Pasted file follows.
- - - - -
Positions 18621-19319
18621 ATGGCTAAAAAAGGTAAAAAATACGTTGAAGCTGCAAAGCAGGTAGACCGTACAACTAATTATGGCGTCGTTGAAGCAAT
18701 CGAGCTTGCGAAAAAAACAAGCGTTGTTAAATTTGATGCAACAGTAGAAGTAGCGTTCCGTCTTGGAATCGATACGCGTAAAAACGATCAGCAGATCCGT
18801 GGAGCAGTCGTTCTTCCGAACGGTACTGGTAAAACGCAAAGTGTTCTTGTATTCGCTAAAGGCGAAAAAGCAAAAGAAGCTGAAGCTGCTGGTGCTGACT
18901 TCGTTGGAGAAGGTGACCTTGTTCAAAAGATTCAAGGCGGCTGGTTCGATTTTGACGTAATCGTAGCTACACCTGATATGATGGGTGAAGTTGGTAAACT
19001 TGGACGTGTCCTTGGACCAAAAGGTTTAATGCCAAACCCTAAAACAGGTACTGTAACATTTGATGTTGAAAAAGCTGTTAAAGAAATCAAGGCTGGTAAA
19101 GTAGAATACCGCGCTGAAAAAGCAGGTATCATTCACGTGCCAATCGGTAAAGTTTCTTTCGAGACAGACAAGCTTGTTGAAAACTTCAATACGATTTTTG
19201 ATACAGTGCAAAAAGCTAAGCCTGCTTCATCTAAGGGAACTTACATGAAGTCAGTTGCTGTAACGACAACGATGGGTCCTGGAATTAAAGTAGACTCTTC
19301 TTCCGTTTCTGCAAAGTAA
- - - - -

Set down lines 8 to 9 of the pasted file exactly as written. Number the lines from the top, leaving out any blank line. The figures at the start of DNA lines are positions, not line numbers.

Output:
19201 ATACAGTGCAAAAAGCTAAGCCTGCTTCATCTAAGGGAACTTACATGAAGTCAGTTGCTGTAACGACAACGATGGGTCCTGGAATTAAAGTAGACTCTTC
19301 TTCCGTTTCTGCAAAGTAA